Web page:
Happily, we only see the Giants’ closer a couple of times each year, but that’s more than enough for me. There’s the annoying rooster-tail hairdo, but more than that there’s his irritating personal cosmology, a mashup of ultimate-fighting psychobabble and God Squad showing off. It’s simultaneously weird and boring, the kind of thing you’d get if weight-room goons played D&D. And ultimately, whatever it means to Wilson is irrelevant. Showboating is showboating, and you don’t get an exemption on religious grounds — particularly not when your offering to Jesus Christ is repurposed from a line of Mixed Martial Arts mookwear.

That said, I sure do respect his stuff: That fastball and slider combination is evidence of some kind of higher power. In my personal cosmology the higher power is the genetics that formed Brian Wilson’s right arm, but whatever it is, it’s pretty damn effective.

Addendum: I take it all back. Brian Wilson has won me over, because this is awesome.

10 comments to Second Verse, Get the Mets a Hearse

  • Andee

    Tonight you said this:

    For the sake of safety and sanity, Reyes should have gone on the DL instead of farcically trying to hit wrong-handed before the break

    And a week ago, you said this:

    Jose Reyes looked good some times and awful other times and uncomfortable all the time, leaving me simultaneously glad he was here for a big series and thinking he and we would be better off if he sat the next two out and watched the All-Star Game on TV. But remembering the wreckage of Jose’s 2009, I understand his reluctance to sit out any length of time with anything less than a severed leg. Particularly when first place is on the line.

    C’mon. Admit it. You thought what about 95% of Mets fans were thinking: “Fifty percent of Jose Reyes is still better than a hundred percent of Alex Cora, who couldn’t hit air if he fell off a balcony.” And the last two games (at least) have more than proven that.

    • No fair expecting me to be consistent.

      That said, note that back then I said I understood Jose’s feelings, not the team’s. It’s the team’s job to be smarter than that, even if it means Jose sulks in the dugout and we all scream on the FAN.

  • Matt from Sunnyside

    Man! Why couldn’t the Mets take this into the bottom of the 9th, at least. Davis’ deliberately dropped bunt to put Zito on first. Francoeur’s double play from the outfield. The frikking AWESOME double plays that Tejada kept turning with Cora and then the new guy.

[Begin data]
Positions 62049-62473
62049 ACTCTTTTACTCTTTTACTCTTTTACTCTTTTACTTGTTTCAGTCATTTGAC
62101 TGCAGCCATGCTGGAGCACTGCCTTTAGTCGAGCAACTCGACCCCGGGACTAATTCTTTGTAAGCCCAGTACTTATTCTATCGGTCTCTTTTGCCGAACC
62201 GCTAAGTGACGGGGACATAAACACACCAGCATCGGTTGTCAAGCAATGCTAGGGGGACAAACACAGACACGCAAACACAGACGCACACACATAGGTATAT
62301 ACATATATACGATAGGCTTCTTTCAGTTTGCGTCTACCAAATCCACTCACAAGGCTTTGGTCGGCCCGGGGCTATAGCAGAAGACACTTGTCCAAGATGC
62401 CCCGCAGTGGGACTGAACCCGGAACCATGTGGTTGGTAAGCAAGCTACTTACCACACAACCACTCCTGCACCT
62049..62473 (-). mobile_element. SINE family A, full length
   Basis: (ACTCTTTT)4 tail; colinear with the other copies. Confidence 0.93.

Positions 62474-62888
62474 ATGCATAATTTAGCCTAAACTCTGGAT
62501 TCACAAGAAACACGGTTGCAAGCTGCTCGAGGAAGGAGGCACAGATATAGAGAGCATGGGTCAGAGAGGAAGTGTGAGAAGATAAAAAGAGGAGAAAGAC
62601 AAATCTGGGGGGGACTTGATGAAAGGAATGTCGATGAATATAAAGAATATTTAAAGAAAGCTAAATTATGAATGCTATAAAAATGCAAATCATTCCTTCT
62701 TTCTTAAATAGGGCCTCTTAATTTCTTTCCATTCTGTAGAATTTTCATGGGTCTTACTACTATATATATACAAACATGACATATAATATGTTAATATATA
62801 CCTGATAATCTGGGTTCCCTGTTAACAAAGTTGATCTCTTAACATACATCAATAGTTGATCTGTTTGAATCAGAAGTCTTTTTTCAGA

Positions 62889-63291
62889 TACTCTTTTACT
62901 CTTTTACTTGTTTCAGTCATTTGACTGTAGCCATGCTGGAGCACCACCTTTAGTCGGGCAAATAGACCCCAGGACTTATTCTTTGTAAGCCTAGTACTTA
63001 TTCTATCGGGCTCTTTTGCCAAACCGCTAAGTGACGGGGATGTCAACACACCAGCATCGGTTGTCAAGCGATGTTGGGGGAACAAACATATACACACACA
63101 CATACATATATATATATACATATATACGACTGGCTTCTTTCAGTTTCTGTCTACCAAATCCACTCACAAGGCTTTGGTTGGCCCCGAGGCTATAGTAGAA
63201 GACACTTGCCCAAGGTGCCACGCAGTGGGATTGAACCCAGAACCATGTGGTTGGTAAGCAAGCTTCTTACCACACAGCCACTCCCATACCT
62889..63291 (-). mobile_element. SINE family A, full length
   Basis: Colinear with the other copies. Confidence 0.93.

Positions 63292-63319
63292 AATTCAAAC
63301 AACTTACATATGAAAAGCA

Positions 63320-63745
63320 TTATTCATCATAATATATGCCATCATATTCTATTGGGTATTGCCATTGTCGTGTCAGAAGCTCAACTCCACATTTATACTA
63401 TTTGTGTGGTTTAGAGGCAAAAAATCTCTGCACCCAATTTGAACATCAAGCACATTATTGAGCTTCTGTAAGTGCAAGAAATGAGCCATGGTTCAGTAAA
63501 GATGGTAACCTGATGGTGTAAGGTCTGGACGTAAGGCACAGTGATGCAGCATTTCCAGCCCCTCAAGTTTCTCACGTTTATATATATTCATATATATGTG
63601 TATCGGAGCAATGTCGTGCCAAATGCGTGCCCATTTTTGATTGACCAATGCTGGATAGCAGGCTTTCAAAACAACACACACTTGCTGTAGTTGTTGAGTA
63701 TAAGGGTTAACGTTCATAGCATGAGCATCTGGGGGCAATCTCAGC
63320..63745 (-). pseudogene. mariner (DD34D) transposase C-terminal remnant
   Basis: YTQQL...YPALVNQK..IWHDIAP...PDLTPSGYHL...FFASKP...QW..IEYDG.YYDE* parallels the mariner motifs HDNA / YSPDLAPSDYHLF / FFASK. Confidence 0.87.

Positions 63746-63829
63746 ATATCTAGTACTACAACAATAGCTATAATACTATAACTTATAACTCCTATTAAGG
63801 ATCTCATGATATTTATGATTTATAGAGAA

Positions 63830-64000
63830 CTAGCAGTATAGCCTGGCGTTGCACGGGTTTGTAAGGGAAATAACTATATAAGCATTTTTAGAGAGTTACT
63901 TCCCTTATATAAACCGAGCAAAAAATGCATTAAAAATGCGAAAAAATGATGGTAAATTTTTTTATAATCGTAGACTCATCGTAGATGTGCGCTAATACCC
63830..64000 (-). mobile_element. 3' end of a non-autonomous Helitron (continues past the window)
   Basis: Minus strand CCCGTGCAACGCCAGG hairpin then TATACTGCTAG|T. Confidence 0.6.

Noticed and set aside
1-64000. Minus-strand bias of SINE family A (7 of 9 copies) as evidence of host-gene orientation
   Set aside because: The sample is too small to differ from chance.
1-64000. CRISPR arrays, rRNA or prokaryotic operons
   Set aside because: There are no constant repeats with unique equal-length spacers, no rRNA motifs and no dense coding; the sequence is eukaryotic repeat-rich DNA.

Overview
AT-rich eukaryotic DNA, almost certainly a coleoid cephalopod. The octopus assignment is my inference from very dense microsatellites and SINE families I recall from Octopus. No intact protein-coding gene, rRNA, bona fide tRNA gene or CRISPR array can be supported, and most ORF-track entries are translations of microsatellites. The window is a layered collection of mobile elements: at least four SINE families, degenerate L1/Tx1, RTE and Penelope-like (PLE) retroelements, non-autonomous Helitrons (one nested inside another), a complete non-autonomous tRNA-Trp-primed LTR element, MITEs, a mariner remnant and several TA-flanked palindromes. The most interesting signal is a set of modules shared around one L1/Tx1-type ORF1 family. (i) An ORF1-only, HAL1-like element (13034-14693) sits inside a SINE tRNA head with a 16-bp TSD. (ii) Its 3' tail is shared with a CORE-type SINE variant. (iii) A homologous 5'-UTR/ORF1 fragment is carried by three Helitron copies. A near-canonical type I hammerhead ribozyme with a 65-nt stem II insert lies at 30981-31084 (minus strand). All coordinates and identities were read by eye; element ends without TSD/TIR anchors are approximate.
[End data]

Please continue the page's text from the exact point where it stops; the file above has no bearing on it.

Man, the defense played unbelievably tonight. It sucks twice as much that the Mets only got three useless hits.

    When Pagan came up to bat, I was sincerely hoping to see a tied game with Wright at short and Henry Blanco at third at the bottom of the ninth. It would have made it The Most Interesting Game In The World.

  • oldtimebaseball

    Brian Wilson? The Beach Boys? “He Gets Around.”

  • RM

    Yeah, Wilson’s whole schtick is a bit grating and hackneyed. On the other hand, whatever his process, he seems to fire himself up sufficiently and get the job done better than the vast majority of closers. Nobody would have ever noticed his dorky post-save routine had he not logged so many saves and dominant outings.

  • Victorino v. Reyes is totally unfair. Both bring child-like passion for the game, which is why others hate Reyes (although note that the *players* voted him into the ASG this year, despite his injuries and unReyes-like stats). Victorino, however, also plays with unsportsmanlike conduct, running out of the baseline — and into fielders — to draw interference calls. Victornio’s the guy who just a week or so called grumbling Phillies fans “frontrunners” who should, bluntly, STFU. Much different than the truly happy-go-lucky Jose.

  • Tom in Sunnyside

    I would divide that first one into 1 and 1A

    1) Anyone wearing a Yankees uniform

    1A) Anyone wearing a Yankees uniform and actually plays for the Yankees.

    Those that fall in 1) are light years more annoying and hate-worthy than 1A

  • smeems

    he also looks a heck of a lot like John Rocker, so that’s reason enough to hate him.

  • Lenny65

    Straight from the Kerfeld/Dibble/Rocker book of annoying relief pitcher cliches.